99Math - a free app for students to play, similar to Kahoot, focused on addition, subtraction, multiplication, and division. 99Math is a game created by a recent high school graduate in Estonia!  Sign up and give them a follow on Twitter @99Mathgame and sign up for Math Game Day!


Abre Platform - The Abre Hub is a platform that connects the entire learning community with the tools needed to run school. There are apps in the platform for learning management systems, behavior management, and data and analytics. Through the Learn App, schools can create courses and group lessons. 


Buncee has recently integrated with Microsoft’s Immersive Reader which makes the platform even more accessible for students of diverse ages, backgrounds, and abilities.  By clicking on the Immersive Reader icon when viewing a Buncee, a personalized reading and learning experience for students appears. It is definitely worth checking out.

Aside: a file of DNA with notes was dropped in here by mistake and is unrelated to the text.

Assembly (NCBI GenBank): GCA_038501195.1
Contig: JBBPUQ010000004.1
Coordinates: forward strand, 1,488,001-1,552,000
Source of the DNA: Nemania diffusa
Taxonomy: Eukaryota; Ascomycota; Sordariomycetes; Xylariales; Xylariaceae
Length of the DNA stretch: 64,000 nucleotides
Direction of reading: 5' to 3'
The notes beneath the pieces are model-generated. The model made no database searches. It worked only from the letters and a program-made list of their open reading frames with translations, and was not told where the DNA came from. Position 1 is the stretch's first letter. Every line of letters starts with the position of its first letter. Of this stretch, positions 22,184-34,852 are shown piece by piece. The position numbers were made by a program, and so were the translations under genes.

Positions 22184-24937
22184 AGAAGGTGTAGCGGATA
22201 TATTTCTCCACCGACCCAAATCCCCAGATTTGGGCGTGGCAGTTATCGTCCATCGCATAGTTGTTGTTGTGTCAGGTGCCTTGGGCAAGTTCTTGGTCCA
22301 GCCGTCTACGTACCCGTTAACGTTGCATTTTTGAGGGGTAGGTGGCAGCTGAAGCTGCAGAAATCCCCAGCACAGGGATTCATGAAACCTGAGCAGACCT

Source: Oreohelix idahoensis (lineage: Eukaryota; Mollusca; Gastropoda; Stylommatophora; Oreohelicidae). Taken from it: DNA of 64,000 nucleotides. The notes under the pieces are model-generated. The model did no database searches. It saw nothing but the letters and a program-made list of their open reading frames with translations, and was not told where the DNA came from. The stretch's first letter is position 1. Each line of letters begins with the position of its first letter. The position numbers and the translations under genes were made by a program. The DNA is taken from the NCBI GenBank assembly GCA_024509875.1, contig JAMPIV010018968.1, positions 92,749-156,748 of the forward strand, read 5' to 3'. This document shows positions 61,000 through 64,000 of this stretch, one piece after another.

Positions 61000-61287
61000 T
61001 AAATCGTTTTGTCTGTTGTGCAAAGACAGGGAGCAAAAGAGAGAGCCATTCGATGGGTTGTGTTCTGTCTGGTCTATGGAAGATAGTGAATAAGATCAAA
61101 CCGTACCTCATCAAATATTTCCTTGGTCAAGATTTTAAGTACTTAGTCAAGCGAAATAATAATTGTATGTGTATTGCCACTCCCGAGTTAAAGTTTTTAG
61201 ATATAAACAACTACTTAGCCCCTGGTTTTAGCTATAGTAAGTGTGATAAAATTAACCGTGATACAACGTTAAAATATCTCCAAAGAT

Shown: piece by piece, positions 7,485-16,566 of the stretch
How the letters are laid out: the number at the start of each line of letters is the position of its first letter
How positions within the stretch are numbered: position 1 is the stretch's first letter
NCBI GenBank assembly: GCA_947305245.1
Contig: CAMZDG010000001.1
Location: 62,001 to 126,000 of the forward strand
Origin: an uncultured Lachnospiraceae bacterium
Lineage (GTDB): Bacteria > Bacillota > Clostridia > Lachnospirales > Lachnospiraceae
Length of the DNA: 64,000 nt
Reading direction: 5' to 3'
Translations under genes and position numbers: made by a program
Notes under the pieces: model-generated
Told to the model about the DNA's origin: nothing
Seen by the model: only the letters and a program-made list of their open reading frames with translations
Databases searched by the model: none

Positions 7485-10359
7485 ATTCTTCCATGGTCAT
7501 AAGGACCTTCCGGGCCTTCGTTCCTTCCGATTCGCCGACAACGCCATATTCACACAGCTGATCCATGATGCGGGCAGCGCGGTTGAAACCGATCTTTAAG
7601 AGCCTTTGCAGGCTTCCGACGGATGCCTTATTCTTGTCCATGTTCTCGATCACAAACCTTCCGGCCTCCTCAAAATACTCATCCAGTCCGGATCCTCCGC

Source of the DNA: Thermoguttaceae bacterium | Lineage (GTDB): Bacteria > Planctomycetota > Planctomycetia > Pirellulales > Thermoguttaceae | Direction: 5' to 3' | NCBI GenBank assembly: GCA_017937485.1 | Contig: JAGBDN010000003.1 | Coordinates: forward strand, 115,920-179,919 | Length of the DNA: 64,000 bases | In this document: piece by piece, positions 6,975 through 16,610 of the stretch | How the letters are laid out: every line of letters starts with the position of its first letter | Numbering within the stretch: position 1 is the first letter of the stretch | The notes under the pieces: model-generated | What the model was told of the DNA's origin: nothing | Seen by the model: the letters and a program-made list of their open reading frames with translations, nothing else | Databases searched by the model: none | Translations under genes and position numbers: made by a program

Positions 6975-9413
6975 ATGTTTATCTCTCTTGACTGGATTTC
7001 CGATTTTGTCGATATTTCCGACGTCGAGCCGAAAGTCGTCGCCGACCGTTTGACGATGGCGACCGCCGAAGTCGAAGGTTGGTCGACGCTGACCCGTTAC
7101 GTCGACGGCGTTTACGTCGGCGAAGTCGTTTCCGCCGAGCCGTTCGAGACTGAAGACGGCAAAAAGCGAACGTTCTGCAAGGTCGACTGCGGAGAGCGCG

Listenwise - Listenwise is a multi-purpose platform with capabilities to foster improved listening skills, reading comprehension, and create a more personalized learning experience for students. Listenwise is beneficial for increasing participation in discussions and promoting student engagement. It creates a virtual space where students can build listening and reading comprehension skills, confidence, as well as develop their own creativity and storytelling skills. Using Listenwise, teachers can better differentiate learning for students and promote more cultural and global awareness through access to more meaningful, real-world stories.


Kahoot! Has  added some new features for the back to school event! There are millions of images, a new dashboard, more public questions to choose from, over 500 million! With a PRO account, teachers can get a lot more options for creating games. 

2gnōMe is a platform for PD, where teachers can have an ongoing journal that they can refer to as they engage in learning activities. There is access to resources and personalized recommendations for their learning. It's also an effective way for teachers to have portfolios that show proof of learning and provide different credentials and certifications that they need to be in compliance with state requirements.